English rapper Dan Bull has been causing a stir of late with his politically conscious wordplay, leading a prominent campaign against the Digital Economy Bill and addressing the issue of file sharing. Dan has embraced the internet as a tool to distribute his music freely, and is taking the concept of scarcity to its logical extreme by only producing one physical copy of his new album – and charging £1,000,000 for it. M3 caught up with Dan to talk copyright, the music business, and why kicking back with a classic Blue Note record beats all…
M3 – First of all, could you tell us a bit about yourself, and what it is that you do?
Dan Bull – I’m a rapper from the UK, and I work mostly online by releasing videos about current events and geek culture.
What inspired you to start making music? What is your own musical background?
I have always enjoyed music and I sort of slid into making it myself. For my 12th or 13th birthday I got a copy of Magix Music Maker upon which I used to make dance music. From there, I got more and more into it until I reached where I am today.
What would be your preferred medium to listen to music (eg. Vinyl, CD, tape, MP3 etc.), and why?
I listen to MP3s most often for sheer convenience, but sitting down with some whisky and a classic Blue Note vinyl on the record player feels like a real treat.
Do you feel the idea of an album, as a piece of art that people will listen to from start to finish, has been undermined or forgotten about in the digital age?
I don’t think so; it’s just that there is so much music out there, that people spread their attention across more artists. But if you find a particular artist that you love, the chances are that their albums will hold up to a high standard too.
Why did you decide to make your latest album available for free download?
I think it’s the best way to promote the music in the album. If it’s free, it will be heard by more people and hopefully reach someone who really finds it special. The album is also on iTunes, Amazon and other stores for people who would still rather buy it. I’m also selling one CD copy of the album, for £1,000,000.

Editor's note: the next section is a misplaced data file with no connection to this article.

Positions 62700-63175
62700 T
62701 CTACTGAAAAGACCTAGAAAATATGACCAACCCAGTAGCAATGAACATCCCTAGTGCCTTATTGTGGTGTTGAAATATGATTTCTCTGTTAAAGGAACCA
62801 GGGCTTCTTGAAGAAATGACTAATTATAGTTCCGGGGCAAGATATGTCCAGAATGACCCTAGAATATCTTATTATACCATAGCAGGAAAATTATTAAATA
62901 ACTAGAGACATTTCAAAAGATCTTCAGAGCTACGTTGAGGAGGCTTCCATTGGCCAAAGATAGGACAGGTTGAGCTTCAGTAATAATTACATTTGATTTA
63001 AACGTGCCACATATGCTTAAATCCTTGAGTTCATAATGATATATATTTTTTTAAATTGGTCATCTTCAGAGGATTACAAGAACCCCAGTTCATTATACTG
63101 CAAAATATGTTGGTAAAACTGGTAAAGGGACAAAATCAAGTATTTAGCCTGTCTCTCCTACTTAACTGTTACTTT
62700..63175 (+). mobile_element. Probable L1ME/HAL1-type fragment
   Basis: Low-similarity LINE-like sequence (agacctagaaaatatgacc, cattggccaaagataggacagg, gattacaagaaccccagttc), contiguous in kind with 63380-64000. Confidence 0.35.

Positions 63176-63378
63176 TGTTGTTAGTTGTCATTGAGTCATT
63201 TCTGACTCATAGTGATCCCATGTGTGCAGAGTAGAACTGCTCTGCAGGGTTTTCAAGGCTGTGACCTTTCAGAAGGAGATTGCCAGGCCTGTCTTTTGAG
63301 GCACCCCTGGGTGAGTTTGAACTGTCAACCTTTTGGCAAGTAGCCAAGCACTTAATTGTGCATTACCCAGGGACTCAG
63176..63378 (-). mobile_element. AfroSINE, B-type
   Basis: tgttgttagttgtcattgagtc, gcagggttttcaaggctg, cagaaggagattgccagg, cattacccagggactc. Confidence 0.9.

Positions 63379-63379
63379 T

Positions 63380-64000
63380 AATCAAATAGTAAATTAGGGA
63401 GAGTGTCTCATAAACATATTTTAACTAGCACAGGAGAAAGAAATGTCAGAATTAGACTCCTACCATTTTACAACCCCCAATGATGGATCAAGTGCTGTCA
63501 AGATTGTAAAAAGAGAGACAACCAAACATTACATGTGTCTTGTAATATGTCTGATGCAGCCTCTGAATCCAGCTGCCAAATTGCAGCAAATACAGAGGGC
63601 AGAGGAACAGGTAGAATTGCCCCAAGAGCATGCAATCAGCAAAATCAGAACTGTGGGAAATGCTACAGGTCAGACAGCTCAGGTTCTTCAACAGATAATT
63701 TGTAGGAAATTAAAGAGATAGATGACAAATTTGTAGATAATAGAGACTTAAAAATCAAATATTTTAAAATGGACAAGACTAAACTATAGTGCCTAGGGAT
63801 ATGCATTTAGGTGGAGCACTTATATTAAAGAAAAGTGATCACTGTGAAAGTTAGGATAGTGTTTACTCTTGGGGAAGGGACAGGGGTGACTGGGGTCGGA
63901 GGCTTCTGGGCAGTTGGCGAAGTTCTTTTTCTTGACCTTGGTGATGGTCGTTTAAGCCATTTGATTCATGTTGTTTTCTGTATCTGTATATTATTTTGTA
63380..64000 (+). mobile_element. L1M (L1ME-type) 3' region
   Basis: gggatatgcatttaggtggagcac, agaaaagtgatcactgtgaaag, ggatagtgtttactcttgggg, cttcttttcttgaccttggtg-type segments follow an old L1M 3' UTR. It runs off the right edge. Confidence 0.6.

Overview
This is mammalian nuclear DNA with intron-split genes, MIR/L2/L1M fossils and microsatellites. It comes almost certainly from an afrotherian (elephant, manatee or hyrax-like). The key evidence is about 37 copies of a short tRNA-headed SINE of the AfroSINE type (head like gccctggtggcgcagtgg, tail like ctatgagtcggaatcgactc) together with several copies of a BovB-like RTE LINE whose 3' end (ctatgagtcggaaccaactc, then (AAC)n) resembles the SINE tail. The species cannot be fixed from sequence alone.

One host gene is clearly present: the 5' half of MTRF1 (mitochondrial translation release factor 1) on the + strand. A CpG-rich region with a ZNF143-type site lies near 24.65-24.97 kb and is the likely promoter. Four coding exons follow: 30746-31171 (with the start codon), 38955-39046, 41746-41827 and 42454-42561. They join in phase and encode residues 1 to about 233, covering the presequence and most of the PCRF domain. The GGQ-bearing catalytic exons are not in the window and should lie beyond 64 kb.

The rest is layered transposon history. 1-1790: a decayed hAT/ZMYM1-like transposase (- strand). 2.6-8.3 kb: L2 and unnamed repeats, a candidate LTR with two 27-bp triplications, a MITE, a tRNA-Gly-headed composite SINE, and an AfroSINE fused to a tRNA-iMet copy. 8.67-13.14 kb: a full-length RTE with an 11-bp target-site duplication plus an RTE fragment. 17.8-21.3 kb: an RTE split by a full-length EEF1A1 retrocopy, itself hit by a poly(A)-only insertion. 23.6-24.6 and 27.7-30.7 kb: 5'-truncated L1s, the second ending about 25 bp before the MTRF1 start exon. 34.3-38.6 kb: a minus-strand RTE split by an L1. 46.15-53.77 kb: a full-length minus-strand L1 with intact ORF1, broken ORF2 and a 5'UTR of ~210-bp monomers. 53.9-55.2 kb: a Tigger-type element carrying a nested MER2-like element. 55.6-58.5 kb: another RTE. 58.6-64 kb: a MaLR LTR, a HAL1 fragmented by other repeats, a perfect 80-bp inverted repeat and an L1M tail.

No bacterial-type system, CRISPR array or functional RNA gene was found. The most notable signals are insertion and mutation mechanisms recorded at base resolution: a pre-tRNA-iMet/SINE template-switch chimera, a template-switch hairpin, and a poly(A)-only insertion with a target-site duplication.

What benefits and/or disadvantages have arisen from this distribution method?
Some people don’t like the idea of an album not existing in physical form. I used to feel this way, but came to the realisation that it’s not the plastic and paper that matters, it’s the sound of the music. And the sound is all entirely there in a digital release. Another complaint people have is that releasing something for free implies it has no value. I disagree strongly with this, too. There are certain things that we give for free and not charge money precisely because we value them so much. Nobody says that having sex without asking for money implies that sex has no value.
Much has been made of the supposed death of the record store in recent years. Do you believe the digital age has killed the record store, and if so, do you think that this is a necessary part of progression, or a tragic loss?
It doesn’t bother me too much, as I stated above, music itself is very healthy. The various business models that come and go around the music aren’t that important to me. I think second-hand record stores and market stalls will be around for a long time though, and they are a pleasure to visit and dig through.
Do you think traditional copyright laws are still enforceable in the digital age, or do you think we will have to rethink the concept of copyright itself?
Traditional copyright laws were barely enforceable before the digital age. Now they actually just look completely silly. I’d like to see a world with no copyright at all, or as a compromise, one where you don’t need permission to use the work of another, as is the case with song publishing now. A songwriter can’t stop an artists performing one of their publishing song, however, they are entitled to royalties. I think this is the system that is most likely to evolve in the future of copyright law.
Similarly, do you think some copyright laws could be seen a threat to certain artists’ creativity (those who make use of a large variety of samples, for instance)? Do you think actions with music, film, or any kind of copyrighted media for non-commercial purposes should be subject to legal sanctions?
Definitely. In fact copyright laws encourage un-creative sampling. Artists who make a piece of music using dozens of cleverly interwoven samples are going to have a much bigger chunk of their royalties taken away than someone who just lazily loops a chunk of one song. Legal sanctions for non-commercial use? Definitely not.
What do you personally believe the future of music distribution will look like?
I have no idea how it will evolve, however, unlike the dinosaur entertainment industry, I am not worried about it. I intend to be the first to embrace whatever new methods arise, rather than clinging desperately to the flotsam and jetsam of the old ones.
Finally, what does the future hold for Dan Bull?
Hard work and plenty of fun I hope. I have a number of projects in the pipeline, as I always do, but I don’t like to discuss them much as they are so subject to change. Better to surprise you with them when they’re finally released.
For more information about Dan Bull, you can visit his official website, and find him on Facebook and YouTube.